At a time when the United States and Iran maintain a tense relationship for the nuclear arms race of the Persian state, Daniel Ortega’s regime strengthened its relationship with the Ayatollah government, receiving Monday that country’s foreign minister, Mohammad Javad Zarif.

Iran’s Foreign Minister, Mohammad Javad Zarif (right), met with Daniel Ortega (and his wife Rosario Murillo), who is seeking to strengthen relations with Iran, to the detriment of relations with the United States. La Prensa / AFP

The Iranian minister was received by his Nicaraguan counterpart Denis Moncada and one of Ortega’s sons, Laureano (who has been sanctioned by the United States).

The presence of Laureano Ortega was in his capacity as “advisor for investments, trade and international cooperation”.

On Monday, Zarif had a meeting with Ortega officials at the Foreign Ministry, where he spoke of the common struggle against the “economic terrorism” of the United States, as reported by the official (State) media.

From El 19 Digital

Strong tensions with the United States

Zarif’s visit comes at a time when the government of Iran, like officials of the Ortega regime, faces sanctions from the United States for violating the nuclear pact and advancing uranium enrichment.

The Donald Trump government withdrew from the nuclear agreement that the United States and the European Union had reached with Iran and since then tensions have only been increasing.

“We don’t have to allow them to put obstacles to the development of our peoples, of both of us, who are suffering from that economic terrorism imposed by the United States. The excessive use of the United States by the power of the dollar has meant that many countries are leaving aside the dollar (sic) in their business with other countries,” said the Iranian foreign minister.

Iran’s Foreign Minister Mohammad Javad Zarif, had an encounter with the officials closest to Daniel Ortega. From El 19 Digital

More isolation from the United States

For former diplomat Julio Icaza Gallard, the relationship with Iran is nothing more than a message from Ortega to the United States, meaning: “The enemies of my enemies are my friends,” but he believes that Ortega is not measuring the international cost.

“With the approach to Iran, which is not new in its foreign policy, Ortega is getting between the legs of the elephants. The revenues from that relationship with the Ayatollahs for Nicaragua in the past have been very poor and Ortega knows that the help he can receive from the Iranians, today again confronted with the United States over the nuclear issue, is very limited, but he plays with the images: the enemies of my enemy are my friends,” said Icaza.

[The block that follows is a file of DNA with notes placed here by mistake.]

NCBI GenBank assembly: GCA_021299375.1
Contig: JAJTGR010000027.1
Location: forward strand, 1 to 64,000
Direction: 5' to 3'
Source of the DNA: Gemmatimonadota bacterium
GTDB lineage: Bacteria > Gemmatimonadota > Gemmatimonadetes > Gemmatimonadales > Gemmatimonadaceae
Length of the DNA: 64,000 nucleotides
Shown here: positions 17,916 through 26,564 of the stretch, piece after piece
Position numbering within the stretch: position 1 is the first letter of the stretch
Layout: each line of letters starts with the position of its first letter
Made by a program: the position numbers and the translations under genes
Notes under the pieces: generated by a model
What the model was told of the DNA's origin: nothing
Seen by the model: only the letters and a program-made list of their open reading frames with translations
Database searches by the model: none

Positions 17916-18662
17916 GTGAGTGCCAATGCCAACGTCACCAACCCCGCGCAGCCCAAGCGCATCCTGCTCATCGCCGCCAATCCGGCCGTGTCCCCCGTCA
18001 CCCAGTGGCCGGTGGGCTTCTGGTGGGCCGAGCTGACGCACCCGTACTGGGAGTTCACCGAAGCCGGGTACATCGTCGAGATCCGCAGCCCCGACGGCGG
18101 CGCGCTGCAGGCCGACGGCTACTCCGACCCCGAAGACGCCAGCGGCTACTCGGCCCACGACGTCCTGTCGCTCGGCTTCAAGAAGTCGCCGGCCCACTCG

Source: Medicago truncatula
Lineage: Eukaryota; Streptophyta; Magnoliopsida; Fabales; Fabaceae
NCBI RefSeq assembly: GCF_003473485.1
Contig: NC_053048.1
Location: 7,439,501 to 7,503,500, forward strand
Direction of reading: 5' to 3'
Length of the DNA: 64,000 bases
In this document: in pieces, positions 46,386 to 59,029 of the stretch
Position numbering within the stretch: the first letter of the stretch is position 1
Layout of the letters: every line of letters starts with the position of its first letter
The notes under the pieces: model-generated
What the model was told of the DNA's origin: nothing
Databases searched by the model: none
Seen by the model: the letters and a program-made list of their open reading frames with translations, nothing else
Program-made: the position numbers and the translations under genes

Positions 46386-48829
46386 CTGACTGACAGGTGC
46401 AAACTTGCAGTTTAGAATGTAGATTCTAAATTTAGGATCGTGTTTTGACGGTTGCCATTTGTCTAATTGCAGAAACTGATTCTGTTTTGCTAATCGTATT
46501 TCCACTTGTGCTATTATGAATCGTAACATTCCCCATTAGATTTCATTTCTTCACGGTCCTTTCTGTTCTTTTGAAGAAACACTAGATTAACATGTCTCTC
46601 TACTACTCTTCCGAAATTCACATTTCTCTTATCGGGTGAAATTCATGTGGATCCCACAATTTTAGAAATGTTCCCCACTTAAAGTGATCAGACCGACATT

He also pointed out that the problem is that US relations with Iran can change at any time, as happened in the case of North Korea, “leaving him(Ortega) hanging.”

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The former legislator and retired general, Hugo Torres, this relationship with Iran “has only served to try to irritate the United States,” because “Nicaragua has not received any commercial, scientific-technical, cultural or environmental benefits from the Iranians.”

Instead, Torres said that North America is still the main destination of Nicaraguan exports, the main attraction of tourists, the main investor in large hotels and hundreds of millions of dollars come from the United States, in remittances sent by Nicaraguan migrants.

Meeting with Ortega and his officials

The Iranian foreign minister met Monday afternoon with Ortega and his wife and vice-president Rosario Murillo. In the morning he met with the members of the Board of Directors of the National Assembly, as well as with the regime’s work team, among whom were the sanctioned Francisco López, treasurer of the ruling party, former president of the Nicaraguan Petroleum Company (Petronic) , and former vice president of Albanisa; the Minister of Finance and Public Credit, Iván Acosta; the Minister of Industry and Commerce, Orlando Solórzano; the president of the Central Bank, Ovidio Reyes, among others.

Tensions also with Britain

Iranian Foreign Minister Mohammad Javad Zarif said Monday that his country wants to establish “normal relations based on mutual respect” with Britain, in a message from Managua to Boris Johnson, on the eve of his probable inauguration as British Prime Minister.

“It is very important that Boris Johnson, at a time when he is about to enter 10 Downing Street, understands that Iran does not seek confrontation,” Zarif told a news conference in Managua, however, Iran keeps a freighter in Britain, which has generated tension between both countries.

Source: La Prensa

Article originally appeared on Today Nicaragua and is republished here with permission.